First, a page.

Japanese people, especially in the larger cities, dress extremely well. They dress formally for work, and stylishly for play. If you want to fit in and show respect, put some thought into your outfits and avoid too much specialist travel gear (unless you’re out hiking, in which case “leisure chic” is strongly encouraged).
One of the true glories of travel in Japan is that you never have to worry about tipping the right amount. You just don’t tip. At all. Don’t even leave your change on the table – someone will run after you to give it back.
Take off your shoes; use the slippers
The Japanese have special slippers for the bathroom. Photo: iStock
Any time you’re entering someone’s home, remove your shoes. Keep an eye out, too, for restaurants in which people take off their shoes (you’ll see them neatly lined up in racks by the door), and certain temples. In some homes and guesthouses you’ll find that slippers are provided to use indoors, and separate slippers will be offered to visit the bathroom. Use them.
Bow (or just shake hands)
If feels a little awkward at first, but if you want to greet people in the way they’re accustomed, then you need to bow. Don’t worry too much about the exact etiquette – locals will cut you plenty of slack. Just tilt forward at the waist, with arms by your sides, and you’re all set. If that still feels too weird, simply shaking hands will do the job.
Cover your tattoos
If it’s good enough for the All Blacks, it’s good enough for you. Members of the New Zealand rugby squad have been covering up their distinctive tattoos while in camp for the World Cup, given tattoos are still associated with the yakuza organised-crime group, and tend to make locals, particularly in smaller towns, feel uncomfortable. If you’re all tatted up, try to wear trousers and long sleeves.
Don’t rub your chopsticks together
Any time you’re presented with wooden chopsticks at a restaurant, it’s considered rude to snap them apart and then rub them together – the suggestion being that the chopsticks are of poor quality. Just lay them on their rest. Don’t wave them around or point with them either. Chopsticks are just for eating.
This is no place to be pushing in, no place to take an elbows-out, every-man-for-themselves approach. The Japanese are fastidious queuers who will wait patiently in line to board a train, or to buy a coffee, or to do pretty much anything, really. Take your place and shuffle forward.
Obey any signage
Take a look around – there are always signs in Japan. Signs telling you what to do; signs telling you what not to do. If you’re in any doubt about where you’re going or how you should be behaving, have a quick scan for a sign and heed its advice.
Save your rubbish
You’ll notice that there are almost no public rubbish bins in Japan. Vending machines will usually have a small receptacle for recyclable cans, but that’s it. The idea is that you’ll carry your rubbish with you and dispose of it all properly at your home or hotel.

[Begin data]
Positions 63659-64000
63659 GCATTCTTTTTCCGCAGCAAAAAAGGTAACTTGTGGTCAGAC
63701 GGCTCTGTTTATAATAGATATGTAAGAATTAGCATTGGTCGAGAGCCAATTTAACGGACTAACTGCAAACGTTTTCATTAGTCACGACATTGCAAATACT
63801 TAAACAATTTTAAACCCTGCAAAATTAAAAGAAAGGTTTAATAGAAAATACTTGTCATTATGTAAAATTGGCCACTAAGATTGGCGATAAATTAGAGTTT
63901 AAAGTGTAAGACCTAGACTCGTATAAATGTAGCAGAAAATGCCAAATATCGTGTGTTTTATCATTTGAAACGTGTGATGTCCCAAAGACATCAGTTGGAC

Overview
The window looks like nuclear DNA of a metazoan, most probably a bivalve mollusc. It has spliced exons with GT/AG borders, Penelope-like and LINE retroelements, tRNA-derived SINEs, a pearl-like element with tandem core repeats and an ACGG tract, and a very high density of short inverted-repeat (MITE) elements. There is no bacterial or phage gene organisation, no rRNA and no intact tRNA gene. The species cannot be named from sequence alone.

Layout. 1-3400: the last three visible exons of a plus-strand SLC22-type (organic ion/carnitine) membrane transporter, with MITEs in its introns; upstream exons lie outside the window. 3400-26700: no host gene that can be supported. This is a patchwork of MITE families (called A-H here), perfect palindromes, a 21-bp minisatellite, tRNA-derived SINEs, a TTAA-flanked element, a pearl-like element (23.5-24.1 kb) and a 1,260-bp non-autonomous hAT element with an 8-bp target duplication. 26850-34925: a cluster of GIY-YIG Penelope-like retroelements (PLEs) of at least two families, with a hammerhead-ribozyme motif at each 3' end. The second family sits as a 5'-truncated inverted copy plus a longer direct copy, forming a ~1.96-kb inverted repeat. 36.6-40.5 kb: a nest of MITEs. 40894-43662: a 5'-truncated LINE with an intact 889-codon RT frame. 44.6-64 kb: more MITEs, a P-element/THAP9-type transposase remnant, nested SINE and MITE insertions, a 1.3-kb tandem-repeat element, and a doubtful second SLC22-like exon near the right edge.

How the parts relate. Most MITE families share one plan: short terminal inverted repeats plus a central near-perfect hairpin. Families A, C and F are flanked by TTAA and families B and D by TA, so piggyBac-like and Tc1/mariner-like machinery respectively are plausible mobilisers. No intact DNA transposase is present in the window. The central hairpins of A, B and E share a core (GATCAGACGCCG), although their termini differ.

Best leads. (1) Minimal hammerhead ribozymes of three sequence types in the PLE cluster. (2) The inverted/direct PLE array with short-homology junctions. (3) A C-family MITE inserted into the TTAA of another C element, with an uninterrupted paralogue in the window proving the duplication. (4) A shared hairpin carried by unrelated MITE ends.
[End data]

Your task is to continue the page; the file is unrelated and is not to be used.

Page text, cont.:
Pour other people’s drinks
Should you find yourself out drinking with new Japanese friends, bear in mind it’s bad form to pour your own drink from a communal vessel. Always pour others’ and wait for someone to top you up. Also, don’t eat straight from communal dishes. Place food on your own plate before eating it.
Wear your yukata; wear it properly
Plenty of guesthouses and traditional ryokans in Japan will supply a “yukata”, a light, casual robe that’s designed to be worn during your stay. Wear it to pad the halls as you grab a beer from the vending machine; wear it to the breakfast room when it’s time to hit the buffet. Unless you’re staying in a very upmarket hotel chain, this will be fine. Just ensure you wear the yukata properly, wrapping the left side over the right, and tying it tightly with the sash.
Learn the onsen rules
I could write an entire post on the complex set of rules and etiquette expected at an onsen, or Japanese hot spring. For now, all you need to know is that these rules exist, and you should research them before visiting.
Don’t chase geishas
The geishas in Kyoto – who are actually called “geikos” and “maikos” – have been mobbed recently by tourists trying to get a photo as they make their way to work. Don’t add to this problem, as it’s extremely bad form, and risks this ancient tradition’s long-term viability.
Observe before you act – and relax
If in doubt in Japan – and you will be in doubt – one of the first things to do is just look around and see what everyone else is doing. Copy them. It’s also worth remembering that Japanese people don’t expect you to know everything, and they’re usually very accommodating with foreigners. Make an effort, and you’ll be welcomed.
What are your tips for fitting in in Japan? Is it important to know local etiquette here? Have you made any big mistakes?
” data-medium-file=”https://i2.wp.com/www.eurotechnology.com/b/wp-content/uploads/2013/05/IMG_4415.ryuanji_2000.jpg?fit=300%2C200&ssl=1″ data-large-file=”https://i2.wp.com/www.eurotechnology.com/b/wp-content/uploads/2013/05/IMG_4415.ryuanji_2000.jpg?fit=580%2C386&ssl=1″ /> eurotechnology.com
Don’t fall into the same old traps
There is a large range of well-known mistakes foreign companies have been making over and over again in Japan for many years. Surprisingly foreign companies continue to repeat these well-known mistakes over and over again!
Don’t make such well-known mistakes! (We can help you avoid them….)
Much of it is common sense. However, you also need to study a lot of facts about Japan, and customs. You will find that some assumptions you made are wrong!
You’ll also find that not everybody (Japanese and foreigners) tells you everything they know 😉